Twenty-nine photographs submitted by members of the public for a project celebrating life in Hackney have been unveiled by Shoreditch gallery Autograph.
The organisation recently staged a month-long exhibition titled #HackneyIsHome, which saw portrait shots by young refugees appear on the electronic billboards overlooking Old Street roundabout.
Part of the project was an appeal for submissions from the public, and these have now been whittled down to a final selection that can be viewed on Autograph’s website.
Mark Sealy, director of Autograph, said: “Autograph is based in Hackney, and we are proud to work with our local community and amplify that work globally. I am delighted at the success of the #HackneyIsHome project, and the public’s response to our call for photographs on that theme.
“The images Autograph received highlight the different communities, experiences and places that make up our borough, and what makes it such a brilliant place to call home to so many people.”
Ann is the subject of Heather McDonough’s photograph, Cliff’s Mother, which is based on James Abbott McNeill Whistler’s iconic Arrangement in Grey and Black No.1 – better known as Whistler’s Mother.
McDonough said: “Ann goes to church every Sunday. She has lived in the same house for over 50 years. She cooks traditional Caribbean cuisine, and hardly goes out to dine. She loves to garden and she has amazing green fingers – she has planted camelia, potatoes, runner beans and more. She lives with her grandchildren. Ann is over eighty.”
Jenny Matthews’ portrait features cook and caterer Negist Araya, who hails from Ethopia, at her former stall on Ridley Road. The shot was part of Matthews’ project Hackney All Nations.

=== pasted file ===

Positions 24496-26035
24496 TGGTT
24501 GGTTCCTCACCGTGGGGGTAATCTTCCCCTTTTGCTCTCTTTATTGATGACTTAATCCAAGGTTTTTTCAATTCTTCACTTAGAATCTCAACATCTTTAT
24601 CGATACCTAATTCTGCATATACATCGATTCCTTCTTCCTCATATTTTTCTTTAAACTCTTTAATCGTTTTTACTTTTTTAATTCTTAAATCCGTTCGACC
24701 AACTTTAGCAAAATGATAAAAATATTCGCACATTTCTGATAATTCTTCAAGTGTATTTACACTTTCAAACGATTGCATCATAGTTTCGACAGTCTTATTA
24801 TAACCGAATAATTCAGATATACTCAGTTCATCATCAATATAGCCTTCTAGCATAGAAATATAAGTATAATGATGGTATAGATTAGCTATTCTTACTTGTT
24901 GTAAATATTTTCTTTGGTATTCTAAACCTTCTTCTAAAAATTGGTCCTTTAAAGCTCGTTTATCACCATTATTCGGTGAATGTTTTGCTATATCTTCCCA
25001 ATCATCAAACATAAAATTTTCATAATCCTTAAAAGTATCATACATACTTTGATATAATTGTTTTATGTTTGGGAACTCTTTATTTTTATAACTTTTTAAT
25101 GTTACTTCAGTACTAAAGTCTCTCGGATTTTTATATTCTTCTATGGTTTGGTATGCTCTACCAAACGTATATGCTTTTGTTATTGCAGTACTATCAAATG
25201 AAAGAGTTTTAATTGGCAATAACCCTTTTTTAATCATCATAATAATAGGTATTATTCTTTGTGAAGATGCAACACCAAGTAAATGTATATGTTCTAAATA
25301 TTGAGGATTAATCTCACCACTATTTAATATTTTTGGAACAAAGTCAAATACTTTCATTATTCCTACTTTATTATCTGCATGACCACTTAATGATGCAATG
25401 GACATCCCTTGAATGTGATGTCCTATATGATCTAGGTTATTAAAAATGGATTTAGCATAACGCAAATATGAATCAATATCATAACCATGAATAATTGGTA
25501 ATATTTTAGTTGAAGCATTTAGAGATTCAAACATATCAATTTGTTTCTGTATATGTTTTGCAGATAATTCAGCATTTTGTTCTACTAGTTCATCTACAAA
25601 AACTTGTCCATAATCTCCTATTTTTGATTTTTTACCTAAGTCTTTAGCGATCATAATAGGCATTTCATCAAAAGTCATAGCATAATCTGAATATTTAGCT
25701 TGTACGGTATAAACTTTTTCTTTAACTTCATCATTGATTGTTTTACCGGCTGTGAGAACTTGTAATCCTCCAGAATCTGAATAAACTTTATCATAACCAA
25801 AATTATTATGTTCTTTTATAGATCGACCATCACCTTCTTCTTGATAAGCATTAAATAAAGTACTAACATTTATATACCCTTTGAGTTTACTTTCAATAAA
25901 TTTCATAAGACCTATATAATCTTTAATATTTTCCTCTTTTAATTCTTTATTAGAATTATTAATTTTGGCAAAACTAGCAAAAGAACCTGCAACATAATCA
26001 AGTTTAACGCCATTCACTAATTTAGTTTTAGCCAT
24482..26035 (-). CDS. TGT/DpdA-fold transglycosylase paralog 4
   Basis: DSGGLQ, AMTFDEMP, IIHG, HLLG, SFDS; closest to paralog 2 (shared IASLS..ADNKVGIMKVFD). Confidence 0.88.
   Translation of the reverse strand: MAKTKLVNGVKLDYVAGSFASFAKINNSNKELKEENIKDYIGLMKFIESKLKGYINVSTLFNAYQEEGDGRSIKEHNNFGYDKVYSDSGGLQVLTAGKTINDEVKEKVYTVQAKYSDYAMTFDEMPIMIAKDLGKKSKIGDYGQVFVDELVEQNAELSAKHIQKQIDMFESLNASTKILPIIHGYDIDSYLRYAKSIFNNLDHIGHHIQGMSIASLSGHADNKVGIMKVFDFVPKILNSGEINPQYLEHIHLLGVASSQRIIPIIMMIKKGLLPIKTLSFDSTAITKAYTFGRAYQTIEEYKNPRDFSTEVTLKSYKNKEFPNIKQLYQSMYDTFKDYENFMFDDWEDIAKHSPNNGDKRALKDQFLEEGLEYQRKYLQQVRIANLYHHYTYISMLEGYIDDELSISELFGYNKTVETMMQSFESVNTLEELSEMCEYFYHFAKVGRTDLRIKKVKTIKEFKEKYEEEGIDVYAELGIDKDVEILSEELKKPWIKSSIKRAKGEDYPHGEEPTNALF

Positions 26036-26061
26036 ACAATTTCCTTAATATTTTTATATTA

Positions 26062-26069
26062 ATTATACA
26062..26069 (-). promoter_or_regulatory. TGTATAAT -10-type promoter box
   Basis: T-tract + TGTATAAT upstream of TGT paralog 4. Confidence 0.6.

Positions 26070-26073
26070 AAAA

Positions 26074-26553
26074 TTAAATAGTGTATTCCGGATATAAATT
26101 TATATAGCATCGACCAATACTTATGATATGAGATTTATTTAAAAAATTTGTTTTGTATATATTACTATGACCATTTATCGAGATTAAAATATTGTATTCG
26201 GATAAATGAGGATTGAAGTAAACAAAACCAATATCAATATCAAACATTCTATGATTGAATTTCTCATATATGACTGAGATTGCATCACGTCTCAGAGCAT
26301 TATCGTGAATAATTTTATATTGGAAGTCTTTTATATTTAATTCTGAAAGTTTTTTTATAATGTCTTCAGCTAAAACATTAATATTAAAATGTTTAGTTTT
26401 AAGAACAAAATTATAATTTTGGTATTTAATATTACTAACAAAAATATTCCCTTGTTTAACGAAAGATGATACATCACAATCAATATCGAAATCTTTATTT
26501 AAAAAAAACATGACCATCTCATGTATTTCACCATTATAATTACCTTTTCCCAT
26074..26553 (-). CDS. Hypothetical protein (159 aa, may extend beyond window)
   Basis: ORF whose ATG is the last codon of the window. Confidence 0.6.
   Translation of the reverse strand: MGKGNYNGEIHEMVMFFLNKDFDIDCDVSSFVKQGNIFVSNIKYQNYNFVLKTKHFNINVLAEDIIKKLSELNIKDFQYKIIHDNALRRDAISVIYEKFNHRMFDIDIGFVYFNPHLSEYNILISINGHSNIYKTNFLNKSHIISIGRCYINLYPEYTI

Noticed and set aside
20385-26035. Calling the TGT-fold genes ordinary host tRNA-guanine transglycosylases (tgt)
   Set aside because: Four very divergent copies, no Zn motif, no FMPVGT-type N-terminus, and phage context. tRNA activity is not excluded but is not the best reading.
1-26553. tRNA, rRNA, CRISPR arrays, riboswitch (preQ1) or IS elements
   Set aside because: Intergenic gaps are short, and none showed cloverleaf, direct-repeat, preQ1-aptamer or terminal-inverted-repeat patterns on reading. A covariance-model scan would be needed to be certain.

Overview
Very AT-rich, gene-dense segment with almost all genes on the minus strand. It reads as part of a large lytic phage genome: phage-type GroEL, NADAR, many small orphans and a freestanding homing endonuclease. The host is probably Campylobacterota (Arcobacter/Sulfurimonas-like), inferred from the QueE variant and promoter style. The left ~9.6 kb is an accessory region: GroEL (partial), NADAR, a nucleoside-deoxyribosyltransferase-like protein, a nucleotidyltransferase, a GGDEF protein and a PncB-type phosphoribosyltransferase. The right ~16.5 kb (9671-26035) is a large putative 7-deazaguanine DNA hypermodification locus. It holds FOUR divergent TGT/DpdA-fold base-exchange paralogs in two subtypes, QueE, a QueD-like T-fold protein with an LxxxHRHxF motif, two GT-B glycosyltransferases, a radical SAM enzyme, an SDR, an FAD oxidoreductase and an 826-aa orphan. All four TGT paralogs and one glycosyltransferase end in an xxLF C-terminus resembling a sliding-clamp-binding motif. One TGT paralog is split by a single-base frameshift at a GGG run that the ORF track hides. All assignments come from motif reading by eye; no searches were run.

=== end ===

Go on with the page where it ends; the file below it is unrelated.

Araya told the photographer: “I came to England as an asylum seeker but I have my citizenship now. I feel at home in London because I have my little family here, I’m more comfortable here. I like lots of things about Hackney – the activities for children, the things to do, the market.
“It’s a very cheap place to live as well, everything I need I can find near to my place – Hackney style. Hackney is a good area with a big mix of nationalities, especially here in the market – there’s Pakistani bread, Afghan carpets, everything.”
Sonia and Florenca, 32/100 Years is one of a series by photographer Jenny Lewis called One Hundred Years, which links to her previous series One Day Young.
Lewis said: “One Day Young consists of 150 portraits, taken over five years. The women are intimately captured back in their own homes, within 24 hours of the birth, challenging the usual sterile hospital images that inform our collective image of this moment.
“These women exude strength, identity intact rather than the anonymous mother stripped of self. Instead of fear we are presented with triumph. This intimacy and transparency is a defiant statement of activism.”
Autograph’s final selection also includes Robert Huggins’ picture of an Orthodox Jewish family on a Sunday walk at the East reservoir, Tommy Sussex’s shot of young men enjoying the sunshine after the first lockdown, and Manal Massalha’s photograph of two women called Convivial Hackney.
Massalha said: “One of the beautiful things about Hackney is the open, democratic and inclusive public places it offers where everyone feels welcome.”
Autograph received over 100 submissions, with the final selection chosen by a panel which included young people involved in the project.
People were invited to send in images responding to the theme ‘Hackney is Home’. Submissions from anyone who had a story to tell about Hackney were welcomed – no matter how big or small.
To find out more about the #HackneyIsHome project, and to see all 29 shortlisted images, visit autograph.org.uk/blog/hackney-is-home-your-pictures/